Something's gnawing, rodent-like, at the foundations of Parkie and Mary's relationship. And that's it, really. One overdone 100-minute metaphor, as Parkie imagines rats behind the wall of their dilapidated Dublin flat while Mary and Parkie's brother Frank listen to the baby in her womb – the tiny miracle of whose birth, natch, banishes the imaginary intramural scufflings. Parkie amuses himself by composing an electronic music symphony (oddly rendered on tape by a predominantly non-synthesized score); he suffers from dreams/visions in which he identifies himself with a blacksmith figure from his childhood who was ultimately destroyed by rats, and in which Frank becomes a sinister Ratcatcher who looks and behaves uncannily like the demonic Bob from Twin Peaks.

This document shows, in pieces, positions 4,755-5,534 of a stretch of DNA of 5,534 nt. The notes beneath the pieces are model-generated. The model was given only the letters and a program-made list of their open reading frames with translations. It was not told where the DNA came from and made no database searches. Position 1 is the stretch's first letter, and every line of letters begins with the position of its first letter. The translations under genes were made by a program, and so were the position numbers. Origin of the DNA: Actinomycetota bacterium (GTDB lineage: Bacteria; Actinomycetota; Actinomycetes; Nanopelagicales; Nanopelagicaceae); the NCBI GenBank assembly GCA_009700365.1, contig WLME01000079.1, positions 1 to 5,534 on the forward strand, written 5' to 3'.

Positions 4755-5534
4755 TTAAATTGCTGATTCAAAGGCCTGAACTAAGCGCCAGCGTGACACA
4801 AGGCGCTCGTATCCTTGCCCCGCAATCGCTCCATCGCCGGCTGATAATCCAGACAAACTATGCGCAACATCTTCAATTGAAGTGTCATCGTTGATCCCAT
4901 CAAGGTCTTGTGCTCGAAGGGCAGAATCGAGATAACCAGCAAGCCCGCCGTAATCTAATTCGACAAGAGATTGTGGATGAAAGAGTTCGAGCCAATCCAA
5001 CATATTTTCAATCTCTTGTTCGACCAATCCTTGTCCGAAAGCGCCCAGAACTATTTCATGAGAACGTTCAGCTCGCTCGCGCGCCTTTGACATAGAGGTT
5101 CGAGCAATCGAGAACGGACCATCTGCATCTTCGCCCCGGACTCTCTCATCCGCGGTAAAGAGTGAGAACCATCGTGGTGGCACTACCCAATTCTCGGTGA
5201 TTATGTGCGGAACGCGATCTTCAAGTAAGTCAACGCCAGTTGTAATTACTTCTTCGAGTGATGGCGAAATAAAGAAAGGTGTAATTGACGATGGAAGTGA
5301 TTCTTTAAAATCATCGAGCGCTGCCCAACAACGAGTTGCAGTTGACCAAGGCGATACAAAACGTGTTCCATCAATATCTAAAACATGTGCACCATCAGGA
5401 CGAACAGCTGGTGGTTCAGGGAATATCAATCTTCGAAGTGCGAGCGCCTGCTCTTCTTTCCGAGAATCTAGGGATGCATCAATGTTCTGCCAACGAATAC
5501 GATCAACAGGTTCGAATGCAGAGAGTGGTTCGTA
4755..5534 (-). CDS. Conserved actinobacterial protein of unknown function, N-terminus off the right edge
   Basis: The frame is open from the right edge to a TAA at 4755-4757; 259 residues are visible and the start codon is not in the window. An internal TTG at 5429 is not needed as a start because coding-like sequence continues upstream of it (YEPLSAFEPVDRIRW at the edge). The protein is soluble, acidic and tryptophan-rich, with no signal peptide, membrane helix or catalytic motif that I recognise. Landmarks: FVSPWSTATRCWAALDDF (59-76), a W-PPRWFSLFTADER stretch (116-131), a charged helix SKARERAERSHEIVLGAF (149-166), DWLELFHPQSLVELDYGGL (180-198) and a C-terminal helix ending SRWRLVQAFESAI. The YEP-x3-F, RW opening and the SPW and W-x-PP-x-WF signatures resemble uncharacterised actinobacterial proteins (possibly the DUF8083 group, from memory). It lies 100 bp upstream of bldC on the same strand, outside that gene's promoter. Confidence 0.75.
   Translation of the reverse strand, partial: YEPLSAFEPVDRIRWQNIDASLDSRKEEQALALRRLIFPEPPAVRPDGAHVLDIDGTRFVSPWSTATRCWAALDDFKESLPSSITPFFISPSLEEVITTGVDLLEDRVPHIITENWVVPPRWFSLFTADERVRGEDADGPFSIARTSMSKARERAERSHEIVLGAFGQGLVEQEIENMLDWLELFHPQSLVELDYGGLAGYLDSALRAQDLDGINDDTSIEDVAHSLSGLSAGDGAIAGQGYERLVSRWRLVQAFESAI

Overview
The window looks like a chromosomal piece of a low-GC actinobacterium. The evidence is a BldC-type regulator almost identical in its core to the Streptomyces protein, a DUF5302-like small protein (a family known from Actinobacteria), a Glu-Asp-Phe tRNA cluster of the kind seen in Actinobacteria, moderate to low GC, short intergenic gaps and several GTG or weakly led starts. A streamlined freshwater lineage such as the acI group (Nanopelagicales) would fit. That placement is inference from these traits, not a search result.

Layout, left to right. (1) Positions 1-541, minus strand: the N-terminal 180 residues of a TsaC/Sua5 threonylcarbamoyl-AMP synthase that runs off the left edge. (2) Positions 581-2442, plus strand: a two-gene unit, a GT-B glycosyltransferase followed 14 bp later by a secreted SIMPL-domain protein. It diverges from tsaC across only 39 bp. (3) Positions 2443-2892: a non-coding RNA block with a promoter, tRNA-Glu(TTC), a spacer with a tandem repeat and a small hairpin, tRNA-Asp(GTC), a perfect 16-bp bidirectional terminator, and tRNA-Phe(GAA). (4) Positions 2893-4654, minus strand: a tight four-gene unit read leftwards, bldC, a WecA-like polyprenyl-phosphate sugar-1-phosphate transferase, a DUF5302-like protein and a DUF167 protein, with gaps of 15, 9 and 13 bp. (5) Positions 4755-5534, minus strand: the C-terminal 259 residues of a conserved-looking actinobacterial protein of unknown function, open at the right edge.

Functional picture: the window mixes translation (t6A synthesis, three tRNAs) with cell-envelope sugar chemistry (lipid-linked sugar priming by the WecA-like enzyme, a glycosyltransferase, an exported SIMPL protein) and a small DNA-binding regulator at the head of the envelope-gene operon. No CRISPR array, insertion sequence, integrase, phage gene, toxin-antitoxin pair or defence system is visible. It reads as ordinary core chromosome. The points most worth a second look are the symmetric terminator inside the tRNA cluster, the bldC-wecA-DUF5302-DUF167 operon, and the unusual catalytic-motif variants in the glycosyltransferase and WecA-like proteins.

Michael Skelly over-writes, Ken McClymont over-directs, and any underlying comment is at best banal and at worst pernicious (a baby as the fortuitous glue to re-bind a sundering couple? Don't try this at home). A phantom pregnancy that carries a strong whiff of "Daddy, what's that play for?"
Written for City Limits magazine.
Copyright © Ian Shuttleworth; all rights reserved.
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